Within our school science is taught through cross-curricular working and discrete science lessons. Science based topics are covered each half term in accordance with the programmes of study, which are prescribed within the National Curriculum to ensure a broad, and balanced science curriculum is delivered.
Within our science curriculum, we ensure that children’s learning moves from concrete experiences, which involve practical experiments/investigations and move through to researching scientific topics as the children become more able. These investigations form part of our working scientifically and permeate all topics. This involves the children, asking and identifying questions, planning their own investigations and using a range of scientific skills.
In Key Stage 1, much of the science curriculum is based around real-life experiences for children. There are lots of opportunities for exploring scientific ideas both in the classroom and in the local outdoor areas. Children are encouraged to carry out their own observations and experiments to further their scientific knowledge.
In Key Stage Two children are encouraged to ask questions about scientific concepts and then carry out experiments/investigations to find the answers to the questions that have been posed to them or to find answers to their own predictions and hypotheses. Children will write /record in both oral and written form their conclusions based on their findings. Within Key stage Two children will explore science through physics, biology and chemistry and throughout all topics, each year group will be working scientifically in the sense of carrying out investigations. The strand of “Working Scientifically” permeates all aspect of science, as prescribed by the National Curriculum.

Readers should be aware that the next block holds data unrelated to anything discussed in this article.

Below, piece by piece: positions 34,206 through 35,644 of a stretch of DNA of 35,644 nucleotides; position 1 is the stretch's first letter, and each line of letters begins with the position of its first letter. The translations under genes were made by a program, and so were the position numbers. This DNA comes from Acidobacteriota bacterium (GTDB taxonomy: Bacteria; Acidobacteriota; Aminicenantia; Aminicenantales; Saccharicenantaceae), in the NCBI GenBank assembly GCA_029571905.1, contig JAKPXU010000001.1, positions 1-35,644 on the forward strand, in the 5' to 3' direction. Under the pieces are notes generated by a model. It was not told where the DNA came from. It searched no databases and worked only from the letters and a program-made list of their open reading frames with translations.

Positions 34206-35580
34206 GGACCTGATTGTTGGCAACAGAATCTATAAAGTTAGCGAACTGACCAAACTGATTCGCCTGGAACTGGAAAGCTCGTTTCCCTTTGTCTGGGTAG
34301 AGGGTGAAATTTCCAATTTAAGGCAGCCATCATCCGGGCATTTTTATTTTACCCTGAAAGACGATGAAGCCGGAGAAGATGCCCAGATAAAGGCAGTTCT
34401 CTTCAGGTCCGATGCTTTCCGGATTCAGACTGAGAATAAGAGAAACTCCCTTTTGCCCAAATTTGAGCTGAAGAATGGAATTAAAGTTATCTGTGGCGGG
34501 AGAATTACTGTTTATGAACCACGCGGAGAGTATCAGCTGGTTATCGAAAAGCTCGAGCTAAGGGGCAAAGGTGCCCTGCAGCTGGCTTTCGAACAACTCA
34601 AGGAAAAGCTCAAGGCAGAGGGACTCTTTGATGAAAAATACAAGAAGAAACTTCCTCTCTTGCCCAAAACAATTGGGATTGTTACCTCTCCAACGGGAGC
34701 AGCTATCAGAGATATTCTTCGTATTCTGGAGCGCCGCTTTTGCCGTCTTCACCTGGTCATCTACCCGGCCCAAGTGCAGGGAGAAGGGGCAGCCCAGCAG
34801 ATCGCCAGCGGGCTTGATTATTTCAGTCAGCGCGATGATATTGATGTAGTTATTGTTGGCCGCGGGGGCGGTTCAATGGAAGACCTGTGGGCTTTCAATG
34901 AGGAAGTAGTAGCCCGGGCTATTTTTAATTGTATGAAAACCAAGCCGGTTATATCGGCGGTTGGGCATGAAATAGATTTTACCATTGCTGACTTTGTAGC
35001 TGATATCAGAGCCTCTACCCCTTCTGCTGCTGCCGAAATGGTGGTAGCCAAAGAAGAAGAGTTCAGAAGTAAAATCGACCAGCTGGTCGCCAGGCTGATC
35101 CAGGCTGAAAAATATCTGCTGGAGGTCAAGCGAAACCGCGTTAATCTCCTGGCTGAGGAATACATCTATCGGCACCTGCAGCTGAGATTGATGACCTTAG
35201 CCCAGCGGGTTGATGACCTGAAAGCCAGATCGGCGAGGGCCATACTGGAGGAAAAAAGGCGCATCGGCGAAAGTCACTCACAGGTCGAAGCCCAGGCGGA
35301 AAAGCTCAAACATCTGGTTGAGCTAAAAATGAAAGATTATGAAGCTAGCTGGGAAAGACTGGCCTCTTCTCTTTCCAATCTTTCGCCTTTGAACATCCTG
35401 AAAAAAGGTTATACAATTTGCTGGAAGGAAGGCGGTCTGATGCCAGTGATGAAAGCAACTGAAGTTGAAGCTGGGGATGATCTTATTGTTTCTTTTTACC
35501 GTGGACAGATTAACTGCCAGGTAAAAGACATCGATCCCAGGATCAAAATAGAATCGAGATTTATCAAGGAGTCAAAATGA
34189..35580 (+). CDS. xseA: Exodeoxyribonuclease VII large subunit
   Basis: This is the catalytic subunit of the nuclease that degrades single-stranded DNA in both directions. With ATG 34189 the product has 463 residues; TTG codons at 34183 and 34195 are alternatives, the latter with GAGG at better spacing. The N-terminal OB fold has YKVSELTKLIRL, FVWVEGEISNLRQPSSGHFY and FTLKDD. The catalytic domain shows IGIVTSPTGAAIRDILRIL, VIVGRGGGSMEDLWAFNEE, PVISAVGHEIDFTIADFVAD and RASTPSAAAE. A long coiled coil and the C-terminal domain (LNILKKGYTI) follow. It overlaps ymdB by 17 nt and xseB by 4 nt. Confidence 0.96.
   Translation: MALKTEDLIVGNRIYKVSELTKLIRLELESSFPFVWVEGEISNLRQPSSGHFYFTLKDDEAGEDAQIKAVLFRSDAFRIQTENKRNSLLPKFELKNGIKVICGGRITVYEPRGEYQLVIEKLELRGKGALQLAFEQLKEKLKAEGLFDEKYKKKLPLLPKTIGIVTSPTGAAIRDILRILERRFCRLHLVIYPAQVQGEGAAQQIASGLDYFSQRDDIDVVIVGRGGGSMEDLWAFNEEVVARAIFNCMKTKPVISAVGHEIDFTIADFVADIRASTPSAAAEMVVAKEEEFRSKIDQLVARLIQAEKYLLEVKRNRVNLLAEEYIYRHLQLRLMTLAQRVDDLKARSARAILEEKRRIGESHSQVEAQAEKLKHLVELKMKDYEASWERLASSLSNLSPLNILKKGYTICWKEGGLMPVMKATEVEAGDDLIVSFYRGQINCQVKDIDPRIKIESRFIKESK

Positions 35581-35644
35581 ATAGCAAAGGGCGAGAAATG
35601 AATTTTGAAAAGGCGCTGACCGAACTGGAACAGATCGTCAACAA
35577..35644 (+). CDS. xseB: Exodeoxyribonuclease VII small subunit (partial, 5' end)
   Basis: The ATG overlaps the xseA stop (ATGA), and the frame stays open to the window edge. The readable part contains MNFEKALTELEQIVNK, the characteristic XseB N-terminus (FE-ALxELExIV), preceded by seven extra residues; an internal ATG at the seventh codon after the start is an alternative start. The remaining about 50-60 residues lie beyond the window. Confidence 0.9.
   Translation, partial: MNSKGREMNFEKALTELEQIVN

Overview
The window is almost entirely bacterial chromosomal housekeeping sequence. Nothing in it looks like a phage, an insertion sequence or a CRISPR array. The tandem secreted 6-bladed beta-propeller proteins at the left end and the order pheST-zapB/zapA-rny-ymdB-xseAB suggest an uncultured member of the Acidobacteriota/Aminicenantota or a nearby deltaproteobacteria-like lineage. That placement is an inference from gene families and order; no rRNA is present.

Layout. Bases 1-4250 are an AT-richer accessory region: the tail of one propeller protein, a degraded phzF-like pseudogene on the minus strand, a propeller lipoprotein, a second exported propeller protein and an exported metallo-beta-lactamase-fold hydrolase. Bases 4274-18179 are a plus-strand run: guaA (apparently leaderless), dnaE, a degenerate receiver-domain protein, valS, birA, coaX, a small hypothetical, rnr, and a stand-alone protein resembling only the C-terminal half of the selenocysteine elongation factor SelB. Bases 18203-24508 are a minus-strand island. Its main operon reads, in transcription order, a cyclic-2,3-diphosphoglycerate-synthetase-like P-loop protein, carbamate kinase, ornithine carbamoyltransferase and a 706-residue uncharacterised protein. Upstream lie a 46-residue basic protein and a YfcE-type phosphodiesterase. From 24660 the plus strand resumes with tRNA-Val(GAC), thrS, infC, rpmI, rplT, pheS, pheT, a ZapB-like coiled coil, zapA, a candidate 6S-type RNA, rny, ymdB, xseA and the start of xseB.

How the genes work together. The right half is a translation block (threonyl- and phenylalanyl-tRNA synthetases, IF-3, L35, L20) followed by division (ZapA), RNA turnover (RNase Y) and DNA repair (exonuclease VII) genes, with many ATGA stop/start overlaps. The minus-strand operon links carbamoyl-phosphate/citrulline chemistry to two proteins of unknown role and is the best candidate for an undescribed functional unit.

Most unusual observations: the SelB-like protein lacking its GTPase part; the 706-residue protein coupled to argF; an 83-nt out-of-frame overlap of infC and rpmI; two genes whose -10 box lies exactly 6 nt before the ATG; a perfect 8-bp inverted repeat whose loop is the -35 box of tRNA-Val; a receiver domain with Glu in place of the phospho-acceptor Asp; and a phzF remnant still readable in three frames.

In addition to science lessons within school, as the science subject leader, I encourage visits and invite visitors into school so that the children can participate in a range of first hand experiences such as hatching eggs in EYFS, the “Wild Road Show,” which involve the children handing a range of wildlife such as snakes and the bearded dragons to support their learning about the Rainforest, habitats, adaptation and evolution. We have also have trips to various farms, aquariums and zoos.
As subject lead, I monitor half termly the pupils progress by referring to “Classroom Monitor,” which is the assessment tool all teachers use to record progress of each pupil within their class.
Where children appear to have gaps or falling behind an intervention will be used in the afternoon or a science club will be specifically set up at lunchtimes.